Selecting a Native VLAN

If you would like untagged traffic to be tagged with a Native VLAN on egress, specify the Native VLAN by entering the VLAN ID in the appropriate field.

Choosing Allowed VLANs

In the VLAN field on the configuration window, enter the VLAN ID for the appropriate VLAN. Please note that making changes to your uplink port is not recommended as you may lose connectivity to the Meraki Cloud Controller.

Configuring an Access Port

Configuring a port with type "access" will cause for port to accept untagged traffic on ingress and send it to the VLAN specified. This is often used when configuring ports for edge devices.

Specifying the VLAN

In the VLAN field on the configuration window, enter the VLAN ID for the appropriate VLAN. Please note that making changes to your uplink port is not recommended as you may lose connectivity to the Meraki Cloud Controller.

Adding a Voice VLAN

If a voice VLAN is specified, the port will accept tagged traffic on the voice VLAN. In addition, the port will send out LLDP and CDP advertisements recommending devices use that VLAN for voice traffic.

Please note that STP Portfast (immediate forwarding state) is enabled by default on ports configured as Access ports

Enabling BPDU Guard 

BPDU guard is a spanning tree enhancement that will instruct the switchport to go into a discarding state if a BPDU is received on the interface. The interface will remain in discarding state for 15 seconds.

Enabling Root Guard

Root guard is typically enabled on switch to switch connections and when enabled, will keep the port in a designated role. If a superior BPDU is received, the port will go into a discarding state. Once the port stops receiving superior BPDUs it will automatically go back to learning/forwarding state

Configuring MAC whitelist

MS switches support whitelist based port-security which allows administrators to configure basic port-level protection against unauthorized network access. By default the whitelist is empty and disabled, thus allowing the switch to add any mac address to its forwarding table. However, by specifying one or more mac addresses (separated by whitespace), one can limit which devices are permitted on a per-port basis.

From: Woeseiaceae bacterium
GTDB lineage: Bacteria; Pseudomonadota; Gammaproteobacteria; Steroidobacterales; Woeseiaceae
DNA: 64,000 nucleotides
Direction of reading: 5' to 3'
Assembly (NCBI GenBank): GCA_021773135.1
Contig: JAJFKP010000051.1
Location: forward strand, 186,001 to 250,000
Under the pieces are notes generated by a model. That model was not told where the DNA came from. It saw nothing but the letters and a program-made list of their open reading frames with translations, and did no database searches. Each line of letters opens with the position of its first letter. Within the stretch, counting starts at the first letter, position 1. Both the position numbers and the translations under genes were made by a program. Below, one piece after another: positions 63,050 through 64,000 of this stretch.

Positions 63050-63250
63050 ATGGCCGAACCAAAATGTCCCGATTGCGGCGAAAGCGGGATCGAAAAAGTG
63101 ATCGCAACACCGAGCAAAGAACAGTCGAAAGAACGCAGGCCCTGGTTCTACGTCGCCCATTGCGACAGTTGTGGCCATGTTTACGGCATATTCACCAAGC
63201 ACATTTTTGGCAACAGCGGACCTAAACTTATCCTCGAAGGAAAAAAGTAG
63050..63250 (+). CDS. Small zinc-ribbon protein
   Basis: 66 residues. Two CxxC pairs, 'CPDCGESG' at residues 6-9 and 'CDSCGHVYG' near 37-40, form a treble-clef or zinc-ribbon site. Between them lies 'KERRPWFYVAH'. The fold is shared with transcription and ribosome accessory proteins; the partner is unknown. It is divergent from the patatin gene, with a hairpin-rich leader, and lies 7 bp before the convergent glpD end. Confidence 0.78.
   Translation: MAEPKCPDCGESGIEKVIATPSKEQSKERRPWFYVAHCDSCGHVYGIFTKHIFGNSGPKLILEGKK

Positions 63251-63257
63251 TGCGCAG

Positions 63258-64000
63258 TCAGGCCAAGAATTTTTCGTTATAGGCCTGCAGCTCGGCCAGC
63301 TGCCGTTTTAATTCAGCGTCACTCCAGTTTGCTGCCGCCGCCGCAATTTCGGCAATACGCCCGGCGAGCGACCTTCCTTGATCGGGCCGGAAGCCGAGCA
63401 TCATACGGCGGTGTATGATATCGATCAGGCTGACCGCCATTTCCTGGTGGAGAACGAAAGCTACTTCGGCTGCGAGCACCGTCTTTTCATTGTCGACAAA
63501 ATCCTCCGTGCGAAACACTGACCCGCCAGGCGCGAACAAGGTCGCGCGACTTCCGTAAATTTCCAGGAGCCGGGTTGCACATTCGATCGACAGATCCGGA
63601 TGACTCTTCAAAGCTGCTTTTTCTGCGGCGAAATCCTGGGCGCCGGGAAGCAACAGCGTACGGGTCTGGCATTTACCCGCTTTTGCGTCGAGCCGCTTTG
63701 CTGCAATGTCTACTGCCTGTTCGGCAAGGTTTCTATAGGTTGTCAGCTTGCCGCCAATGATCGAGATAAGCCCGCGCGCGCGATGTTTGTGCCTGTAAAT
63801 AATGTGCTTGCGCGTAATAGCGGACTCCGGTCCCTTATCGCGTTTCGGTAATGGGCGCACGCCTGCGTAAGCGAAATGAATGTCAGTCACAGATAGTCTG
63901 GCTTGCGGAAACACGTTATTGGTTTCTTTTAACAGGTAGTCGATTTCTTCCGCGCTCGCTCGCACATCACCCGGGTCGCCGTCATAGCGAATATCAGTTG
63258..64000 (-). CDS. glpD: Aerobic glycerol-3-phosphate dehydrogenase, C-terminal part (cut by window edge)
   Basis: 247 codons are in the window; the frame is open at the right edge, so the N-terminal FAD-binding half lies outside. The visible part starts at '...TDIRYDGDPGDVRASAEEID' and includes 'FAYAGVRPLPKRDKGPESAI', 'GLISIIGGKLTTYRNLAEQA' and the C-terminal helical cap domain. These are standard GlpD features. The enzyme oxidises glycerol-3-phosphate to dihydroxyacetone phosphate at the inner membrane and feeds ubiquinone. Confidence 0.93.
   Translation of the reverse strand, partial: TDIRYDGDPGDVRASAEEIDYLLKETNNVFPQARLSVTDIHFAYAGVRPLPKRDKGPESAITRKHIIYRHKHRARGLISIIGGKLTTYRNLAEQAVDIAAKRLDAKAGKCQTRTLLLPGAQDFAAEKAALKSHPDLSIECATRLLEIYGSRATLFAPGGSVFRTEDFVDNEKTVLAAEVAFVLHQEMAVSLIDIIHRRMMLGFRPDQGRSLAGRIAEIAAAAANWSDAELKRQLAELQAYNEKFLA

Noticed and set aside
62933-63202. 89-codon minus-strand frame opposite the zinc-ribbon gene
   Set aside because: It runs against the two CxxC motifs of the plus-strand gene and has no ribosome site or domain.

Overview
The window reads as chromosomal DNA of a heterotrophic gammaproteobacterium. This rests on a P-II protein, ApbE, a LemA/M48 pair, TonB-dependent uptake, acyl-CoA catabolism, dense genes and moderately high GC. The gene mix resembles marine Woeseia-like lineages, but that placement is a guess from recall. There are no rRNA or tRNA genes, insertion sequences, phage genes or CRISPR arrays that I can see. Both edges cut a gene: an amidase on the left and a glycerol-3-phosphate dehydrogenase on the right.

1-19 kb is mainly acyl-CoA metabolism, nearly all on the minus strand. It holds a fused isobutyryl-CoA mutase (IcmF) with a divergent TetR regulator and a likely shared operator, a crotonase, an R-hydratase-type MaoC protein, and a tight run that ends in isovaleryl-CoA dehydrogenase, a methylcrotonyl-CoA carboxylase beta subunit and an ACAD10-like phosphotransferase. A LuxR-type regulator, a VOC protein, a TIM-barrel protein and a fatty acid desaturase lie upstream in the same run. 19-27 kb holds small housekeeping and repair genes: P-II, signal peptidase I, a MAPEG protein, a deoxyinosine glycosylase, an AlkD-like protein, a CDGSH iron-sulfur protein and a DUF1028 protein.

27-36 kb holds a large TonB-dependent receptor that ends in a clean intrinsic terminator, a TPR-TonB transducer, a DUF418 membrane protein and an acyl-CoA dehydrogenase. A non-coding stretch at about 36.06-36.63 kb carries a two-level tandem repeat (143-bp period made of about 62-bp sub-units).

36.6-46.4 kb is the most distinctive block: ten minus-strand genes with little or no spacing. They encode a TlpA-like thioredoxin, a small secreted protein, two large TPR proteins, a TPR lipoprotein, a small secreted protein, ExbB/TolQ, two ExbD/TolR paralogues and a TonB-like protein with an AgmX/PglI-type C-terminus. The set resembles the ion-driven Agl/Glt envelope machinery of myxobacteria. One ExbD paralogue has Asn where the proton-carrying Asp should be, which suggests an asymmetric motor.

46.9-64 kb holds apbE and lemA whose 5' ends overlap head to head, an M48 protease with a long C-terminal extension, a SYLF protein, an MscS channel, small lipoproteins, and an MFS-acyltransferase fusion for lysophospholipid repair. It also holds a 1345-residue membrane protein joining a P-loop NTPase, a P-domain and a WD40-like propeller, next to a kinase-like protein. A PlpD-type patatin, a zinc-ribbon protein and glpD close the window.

Port Isolation

In certain deployments, it may be desired to enable Port Isolation. Enabling this feature prevents any isolated port from communicating with other isolated ports. This feature has two options:

  • Enabled - Port has complete Layer 2 separation from all other isolated ports on the same VLANs. Port can only receive/send traffic to non-isolated ports.
  • Disabled - Port can communicate with all interfaces on the same VLANs, including isolated ports.

A common use case for this feature is a hotel that wants to enable guest isolation between rooms for wired ports. For further information on this feature, please reference our documentation.

MAC whitelist with Sticky

In addition to MAC Whitelisting, you can optionally enable "Sticky MAC" learning with a maximum quantity of learned addresses. This will instruct the configured switch port(s) to dynamically learn the MAC addresses of the connected devices up to the maximum amount specified.

This feature is useful for secured environments where the connected devices do not and should not change (i.e. a point of sale system in a retail environment with PCI compliance requirements).

Identifying ports

It can be very useful to name or tag individual ports for management and troubleshooting purposes. For example, you may want to label the Uplink or stack interconnect port in the event you need to make a change to that port. You can then search your entire virtual stack by port name to easily locate a particular port or range of ports (ie. all ports containing the term "uplink"). See Searching for ports for more info.

Applying an Access Policy (802.1x)